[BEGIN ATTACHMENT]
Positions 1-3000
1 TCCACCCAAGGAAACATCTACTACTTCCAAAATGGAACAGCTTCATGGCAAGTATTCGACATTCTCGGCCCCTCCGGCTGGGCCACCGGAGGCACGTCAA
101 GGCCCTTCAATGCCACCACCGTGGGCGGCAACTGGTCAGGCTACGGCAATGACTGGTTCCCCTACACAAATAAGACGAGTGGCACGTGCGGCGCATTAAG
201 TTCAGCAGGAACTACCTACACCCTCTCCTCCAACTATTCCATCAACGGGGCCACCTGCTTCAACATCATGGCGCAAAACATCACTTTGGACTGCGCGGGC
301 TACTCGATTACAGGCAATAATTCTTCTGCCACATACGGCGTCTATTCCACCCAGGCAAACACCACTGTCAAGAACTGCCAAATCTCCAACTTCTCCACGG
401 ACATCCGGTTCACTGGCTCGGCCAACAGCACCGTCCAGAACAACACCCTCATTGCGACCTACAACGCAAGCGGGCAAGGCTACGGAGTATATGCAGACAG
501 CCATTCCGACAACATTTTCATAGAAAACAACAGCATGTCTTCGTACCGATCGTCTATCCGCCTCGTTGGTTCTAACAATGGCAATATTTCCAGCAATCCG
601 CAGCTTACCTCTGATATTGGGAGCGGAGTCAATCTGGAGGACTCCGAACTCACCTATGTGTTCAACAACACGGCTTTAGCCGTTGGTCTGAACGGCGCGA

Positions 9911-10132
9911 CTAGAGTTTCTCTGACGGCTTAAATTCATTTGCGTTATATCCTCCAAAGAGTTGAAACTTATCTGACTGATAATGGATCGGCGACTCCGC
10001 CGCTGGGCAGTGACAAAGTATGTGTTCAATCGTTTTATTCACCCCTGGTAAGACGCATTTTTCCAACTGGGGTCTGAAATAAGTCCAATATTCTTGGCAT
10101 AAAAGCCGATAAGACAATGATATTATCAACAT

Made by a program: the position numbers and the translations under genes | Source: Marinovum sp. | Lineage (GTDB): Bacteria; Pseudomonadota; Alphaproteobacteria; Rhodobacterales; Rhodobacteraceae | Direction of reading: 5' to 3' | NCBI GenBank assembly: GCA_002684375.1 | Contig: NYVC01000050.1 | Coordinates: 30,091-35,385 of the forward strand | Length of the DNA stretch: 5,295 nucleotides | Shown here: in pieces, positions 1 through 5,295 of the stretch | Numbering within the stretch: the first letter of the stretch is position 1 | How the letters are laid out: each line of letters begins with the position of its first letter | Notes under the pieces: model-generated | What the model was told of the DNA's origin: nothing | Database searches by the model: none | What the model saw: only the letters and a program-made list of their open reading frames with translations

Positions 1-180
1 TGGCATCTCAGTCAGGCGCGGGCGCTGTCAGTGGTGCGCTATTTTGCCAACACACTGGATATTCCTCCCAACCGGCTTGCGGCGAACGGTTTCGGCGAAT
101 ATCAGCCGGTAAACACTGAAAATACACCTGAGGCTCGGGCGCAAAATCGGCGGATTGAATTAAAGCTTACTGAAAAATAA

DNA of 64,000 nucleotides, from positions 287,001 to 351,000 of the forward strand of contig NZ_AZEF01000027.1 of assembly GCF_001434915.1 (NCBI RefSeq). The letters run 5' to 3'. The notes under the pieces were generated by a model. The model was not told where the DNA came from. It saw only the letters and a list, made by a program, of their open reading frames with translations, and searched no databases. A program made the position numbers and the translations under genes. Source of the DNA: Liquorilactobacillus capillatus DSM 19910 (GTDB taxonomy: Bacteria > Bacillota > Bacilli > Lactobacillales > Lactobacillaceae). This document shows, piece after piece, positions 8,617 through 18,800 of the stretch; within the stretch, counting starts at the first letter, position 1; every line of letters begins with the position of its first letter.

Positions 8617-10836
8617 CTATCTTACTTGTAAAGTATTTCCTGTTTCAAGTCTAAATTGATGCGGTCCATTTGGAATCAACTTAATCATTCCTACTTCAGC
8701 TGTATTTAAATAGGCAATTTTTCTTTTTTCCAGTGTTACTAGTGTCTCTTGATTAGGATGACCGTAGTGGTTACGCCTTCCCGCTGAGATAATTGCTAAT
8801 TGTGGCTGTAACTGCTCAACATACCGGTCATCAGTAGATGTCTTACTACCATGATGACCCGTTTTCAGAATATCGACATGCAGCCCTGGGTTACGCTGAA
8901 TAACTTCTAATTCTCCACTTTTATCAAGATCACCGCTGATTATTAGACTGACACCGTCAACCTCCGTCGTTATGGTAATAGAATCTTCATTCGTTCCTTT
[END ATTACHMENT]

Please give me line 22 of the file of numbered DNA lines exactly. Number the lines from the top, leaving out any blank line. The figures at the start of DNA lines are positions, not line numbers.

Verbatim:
8901 TAACTTCTAATTCTCCACTTTTATCAAGATCACCGCTGATTATTAGACTGACACCGTCAACCTCCGTCGTTATGGTAATAGAATCTTCATTCGTTCCTTT